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This article in SSSAJ

  1. Vol. 50 No. 5, p. 1344-1346
    Received: Nov 21, 1985

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Effect of Skid Trail Compaction on a Volcanic Soil in Central Oregon1

  1. Robert F. Allbrook2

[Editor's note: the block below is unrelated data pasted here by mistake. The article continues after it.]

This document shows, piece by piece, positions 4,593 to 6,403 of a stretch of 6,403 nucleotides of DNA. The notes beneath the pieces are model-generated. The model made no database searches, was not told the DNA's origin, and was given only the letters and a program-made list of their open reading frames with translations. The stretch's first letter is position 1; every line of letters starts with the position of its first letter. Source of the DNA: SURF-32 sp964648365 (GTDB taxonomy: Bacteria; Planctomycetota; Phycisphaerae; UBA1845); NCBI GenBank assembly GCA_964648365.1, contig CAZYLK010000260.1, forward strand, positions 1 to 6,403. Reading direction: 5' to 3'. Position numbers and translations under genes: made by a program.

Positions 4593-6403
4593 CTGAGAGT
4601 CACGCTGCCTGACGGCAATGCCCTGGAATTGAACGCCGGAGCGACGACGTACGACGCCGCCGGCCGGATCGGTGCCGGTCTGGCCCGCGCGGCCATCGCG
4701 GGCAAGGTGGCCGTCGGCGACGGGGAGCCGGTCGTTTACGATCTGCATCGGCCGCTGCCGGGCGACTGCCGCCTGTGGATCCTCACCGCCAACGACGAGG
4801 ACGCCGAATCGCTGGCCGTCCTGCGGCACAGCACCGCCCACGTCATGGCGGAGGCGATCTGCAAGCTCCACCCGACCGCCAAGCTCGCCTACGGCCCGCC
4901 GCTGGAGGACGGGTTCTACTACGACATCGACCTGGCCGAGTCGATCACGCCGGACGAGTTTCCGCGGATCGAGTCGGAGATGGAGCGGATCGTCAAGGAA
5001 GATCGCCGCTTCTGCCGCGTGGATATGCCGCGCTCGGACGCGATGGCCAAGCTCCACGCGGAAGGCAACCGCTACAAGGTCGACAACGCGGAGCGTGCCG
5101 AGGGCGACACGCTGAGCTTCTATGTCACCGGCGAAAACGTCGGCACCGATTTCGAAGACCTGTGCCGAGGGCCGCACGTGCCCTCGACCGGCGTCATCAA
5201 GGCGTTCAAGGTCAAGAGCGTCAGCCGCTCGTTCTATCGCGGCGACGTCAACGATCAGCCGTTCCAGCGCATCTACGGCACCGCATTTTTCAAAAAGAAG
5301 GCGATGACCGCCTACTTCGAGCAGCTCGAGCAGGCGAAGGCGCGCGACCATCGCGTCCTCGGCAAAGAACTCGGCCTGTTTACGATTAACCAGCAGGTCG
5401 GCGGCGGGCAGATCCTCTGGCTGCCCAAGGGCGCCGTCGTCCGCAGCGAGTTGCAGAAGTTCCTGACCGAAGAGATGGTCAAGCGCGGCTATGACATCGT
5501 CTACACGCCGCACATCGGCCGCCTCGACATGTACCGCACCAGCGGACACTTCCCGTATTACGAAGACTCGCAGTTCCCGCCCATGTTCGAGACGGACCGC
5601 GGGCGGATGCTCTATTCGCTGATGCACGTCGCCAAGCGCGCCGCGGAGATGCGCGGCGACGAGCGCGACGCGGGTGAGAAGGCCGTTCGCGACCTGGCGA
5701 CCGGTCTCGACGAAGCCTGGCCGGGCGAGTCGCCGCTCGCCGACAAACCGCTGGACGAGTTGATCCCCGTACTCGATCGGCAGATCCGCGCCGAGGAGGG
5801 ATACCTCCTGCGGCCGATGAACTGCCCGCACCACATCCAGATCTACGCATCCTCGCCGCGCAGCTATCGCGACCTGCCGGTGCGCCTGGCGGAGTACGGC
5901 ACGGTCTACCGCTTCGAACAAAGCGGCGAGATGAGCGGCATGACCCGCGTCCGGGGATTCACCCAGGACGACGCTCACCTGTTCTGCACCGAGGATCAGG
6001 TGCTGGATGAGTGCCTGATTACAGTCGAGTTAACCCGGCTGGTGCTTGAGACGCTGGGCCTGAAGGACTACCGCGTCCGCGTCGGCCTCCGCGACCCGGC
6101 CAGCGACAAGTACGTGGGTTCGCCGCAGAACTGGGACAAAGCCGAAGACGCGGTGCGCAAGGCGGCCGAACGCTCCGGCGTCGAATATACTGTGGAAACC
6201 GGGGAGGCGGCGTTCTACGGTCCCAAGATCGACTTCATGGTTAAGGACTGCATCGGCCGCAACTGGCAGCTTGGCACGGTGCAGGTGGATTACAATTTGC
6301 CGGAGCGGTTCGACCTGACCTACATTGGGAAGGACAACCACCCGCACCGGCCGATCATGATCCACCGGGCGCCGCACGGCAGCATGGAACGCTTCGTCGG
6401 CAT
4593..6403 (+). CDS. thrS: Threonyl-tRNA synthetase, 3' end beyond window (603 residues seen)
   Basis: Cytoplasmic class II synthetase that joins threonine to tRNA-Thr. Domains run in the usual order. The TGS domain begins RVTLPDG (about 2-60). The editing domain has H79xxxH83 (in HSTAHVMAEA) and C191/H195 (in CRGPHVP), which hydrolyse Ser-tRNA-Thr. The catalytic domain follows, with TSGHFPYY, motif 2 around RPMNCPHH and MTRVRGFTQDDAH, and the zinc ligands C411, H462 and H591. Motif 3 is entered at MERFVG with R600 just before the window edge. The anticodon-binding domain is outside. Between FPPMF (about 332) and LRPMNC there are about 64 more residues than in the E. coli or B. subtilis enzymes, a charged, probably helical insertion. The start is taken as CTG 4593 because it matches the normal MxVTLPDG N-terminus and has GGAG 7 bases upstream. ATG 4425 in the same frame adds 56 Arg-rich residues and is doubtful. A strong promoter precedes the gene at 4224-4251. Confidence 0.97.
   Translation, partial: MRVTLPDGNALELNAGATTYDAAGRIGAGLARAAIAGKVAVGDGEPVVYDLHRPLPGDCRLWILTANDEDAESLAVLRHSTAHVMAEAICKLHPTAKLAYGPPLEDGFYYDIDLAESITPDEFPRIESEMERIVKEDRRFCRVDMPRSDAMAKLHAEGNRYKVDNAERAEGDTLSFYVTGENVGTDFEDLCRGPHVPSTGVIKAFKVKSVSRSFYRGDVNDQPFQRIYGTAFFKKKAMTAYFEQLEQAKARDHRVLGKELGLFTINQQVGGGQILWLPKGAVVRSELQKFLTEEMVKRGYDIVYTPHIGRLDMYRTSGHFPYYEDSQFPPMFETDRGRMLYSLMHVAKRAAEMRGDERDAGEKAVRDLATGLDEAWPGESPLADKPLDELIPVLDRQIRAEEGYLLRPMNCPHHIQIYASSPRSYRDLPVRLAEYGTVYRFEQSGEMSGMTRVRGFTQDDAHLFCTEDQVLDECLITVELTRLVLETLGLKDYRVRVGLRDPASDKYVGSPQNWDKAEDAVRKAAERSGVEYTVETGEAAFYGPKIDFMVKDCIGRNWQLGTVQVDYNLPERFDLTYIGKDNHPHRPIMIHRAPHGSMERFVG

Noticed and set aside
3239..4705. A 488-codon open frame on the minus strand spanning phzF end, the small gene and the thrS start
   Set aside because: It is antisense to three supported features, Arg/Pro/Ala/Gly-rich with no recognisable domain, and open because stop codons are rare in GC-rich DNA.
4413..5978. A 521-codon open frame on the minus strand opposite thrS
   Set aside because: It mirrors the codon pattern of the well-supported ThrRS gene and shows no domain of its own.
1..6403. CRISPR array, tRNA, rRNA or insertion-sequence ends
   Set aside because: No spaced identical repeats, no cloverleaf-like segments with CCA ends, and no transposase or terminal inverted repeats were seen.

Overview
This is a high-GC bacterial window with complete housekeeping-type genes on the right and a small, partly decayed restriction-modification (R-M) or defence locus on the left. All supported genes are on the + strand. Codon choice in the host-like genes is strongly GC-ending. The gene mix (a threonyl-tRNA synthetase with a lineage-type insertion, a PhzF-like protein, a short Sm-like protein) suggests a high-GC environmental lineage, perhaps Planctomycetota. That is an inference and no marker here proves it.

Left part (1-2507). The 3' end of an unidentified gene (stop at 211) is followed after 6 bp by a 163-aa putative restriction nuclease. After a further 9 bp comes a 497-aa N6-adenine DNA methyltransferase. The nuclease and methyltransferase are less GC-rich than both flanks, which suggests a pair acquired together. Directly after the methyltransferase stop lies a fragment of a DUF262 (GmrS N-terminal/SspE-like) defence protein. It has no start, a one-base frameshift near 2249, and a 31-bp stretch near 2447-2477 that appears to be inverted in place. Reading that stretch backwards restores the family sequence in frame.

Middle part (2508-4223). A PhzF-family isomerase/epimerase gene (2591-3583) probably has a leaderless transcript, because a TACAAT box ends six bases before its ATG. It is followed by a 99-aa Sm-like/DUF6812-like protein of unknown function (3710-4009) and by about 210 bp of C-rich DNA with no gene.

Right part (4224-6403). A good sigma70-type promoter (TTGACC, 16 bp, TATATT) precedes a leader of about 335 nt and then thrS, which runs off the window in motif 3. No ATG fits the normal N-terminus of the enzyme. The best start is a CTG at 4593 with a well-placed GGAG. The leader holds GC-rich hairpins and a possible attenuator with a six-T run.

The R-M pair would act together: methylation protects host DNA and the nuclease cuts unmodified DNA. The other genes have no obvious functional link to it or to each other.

A skid trail in the Ochoco National Forest, Oregon, was examined to assess the degree of compaction that had occurred as a result of traffic during log harvesting. The soil, classified as a Lithic Cryorthent is a sandy loam derived from rhyolitic and tuffaceous colluvium. Measurements of bulk density and shear strength were made at five positions across the trail and two locations in undisturbed soil. Cores were taken to measure bulk density, moisture content, and moisture retention. Compaction resulted in increases in bulk density of up to 25%, in shear vane strength up to 157%, and in cone index up to 220% along with a decrease in pore space > 10 µm of 69%. Bulk density, vane shear, and penetrometer measurements were found to be highly correlated.

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